Older adults who wish to remain physically independent should improve leg strength, advised researchers from Wake Forest University and Wake Forest University Baptist Medical Center. The recommendation was based on two studies performed by the same group. The first study evaluated physical function in 230 retirement community–dwelling adults. Many of these residents were found to have lower-limb strength deficits, and the researchers were concerned that these deficits might negatively affect mobility.
Incorporating balance techniques into older-adult training programs is often a go-to method for reducing falls. Recent research suggests that a focus on improving blood pressure may also be necessary to keep older adults safe. The study was published in the May 18 issue of Neurology (2010; 74, 1627–33).
A hip fracture can devastate the life of older adults and their families. Seniors lose their independence, suffer terrible pain and in many cases never regain their quality of life postinjury. However, some encouraging research has emerged that has the potential to lower the incidence of hip fractures in the elderly.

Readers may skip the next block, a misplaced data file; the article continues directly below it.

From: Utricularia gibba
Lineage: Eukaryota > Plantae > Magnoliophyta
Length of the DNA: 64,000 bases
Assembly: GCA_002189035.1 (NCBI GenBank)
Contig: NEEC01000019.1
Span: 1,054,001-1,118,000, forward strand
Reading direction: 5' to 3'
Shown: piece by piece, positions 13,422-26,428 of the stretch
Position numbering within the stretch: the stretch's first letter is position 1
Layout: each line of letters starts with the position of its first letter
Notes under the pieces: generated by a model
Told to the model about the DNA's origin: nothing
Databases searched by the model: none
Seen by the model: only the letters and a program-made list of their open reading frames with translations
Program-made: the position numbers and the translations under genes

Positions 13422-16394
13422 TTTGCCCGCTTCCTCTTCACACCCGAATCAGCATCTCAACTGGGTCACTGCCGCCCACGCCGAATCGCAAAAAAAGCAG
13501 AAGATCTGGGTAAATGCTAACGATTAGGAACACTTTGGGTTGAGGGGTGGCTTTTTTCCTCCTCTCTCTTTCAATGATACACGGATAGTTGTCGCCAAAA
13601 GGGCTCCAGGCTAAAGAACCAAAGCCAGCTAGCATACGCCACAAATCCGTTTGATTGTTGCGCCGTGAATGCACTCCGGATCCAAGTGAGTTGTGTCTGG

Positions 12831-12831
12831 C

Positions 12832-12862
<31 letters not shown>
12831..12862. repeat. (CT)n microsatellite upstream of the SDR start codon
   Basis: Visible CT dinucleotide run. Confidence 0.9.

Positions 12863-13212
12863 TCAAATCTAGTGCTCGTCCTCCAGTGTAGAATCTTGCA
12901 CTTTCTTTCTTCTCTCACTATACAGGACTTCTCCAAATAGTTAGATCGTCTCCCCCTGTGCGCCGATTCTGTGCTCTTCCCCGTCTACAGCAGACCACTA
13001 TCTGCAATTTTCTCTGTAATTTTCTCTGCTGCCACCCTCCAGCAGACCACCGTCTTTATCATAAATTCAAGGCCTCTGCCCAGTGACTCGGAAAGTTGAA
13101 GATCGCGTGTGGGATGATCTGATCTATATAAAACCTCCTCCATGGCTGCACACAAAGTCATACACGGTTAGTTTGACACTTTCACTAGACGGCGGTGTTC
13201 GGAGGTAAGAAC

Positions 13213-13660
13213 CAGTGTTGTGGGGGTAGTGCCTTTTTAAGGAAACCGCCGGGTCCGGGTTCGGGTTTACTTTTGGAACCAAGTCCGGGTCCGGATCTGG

More and more Baby Boomers are engaging in regular physical activity. However, improved fitness levels may come at a painful price. According to the March issue of the Mayo Clinic Women’s HealthSource, an increasing number of people aged 50–60 are suffering exercise-related injuries. This rash of injuries has given rise to a new term, boomeritis, coined by the Mayo Clinic. The most common injuries associated with boomeritis include tendonitis, bursitis, stress fractures and tendon tears.
Are you looking for a class that helps older-adult participants with balance, coordination, agility, flexibility and strength training? Seniors on Strength (S.O.S.) is a dynamic combination of strength development and cardiovascular conditioning for the active older adult. Mixing in some simple choreography blocks, sequenced for easy recall, will round out your class.
The most popular exercise activities for adults aged 65 or older include tai chi and aquatic exercise, according to Tracking the Fitness Movement (2009 edition), a report released by the Sporting Goods Manufacturers Association (SGMA). Even though the fitness industry has been impacted by the economy, and sales of fitness equipment have taken a hit, the SGMA study shows that interest and participation in fitness activities by older adults remain very strong.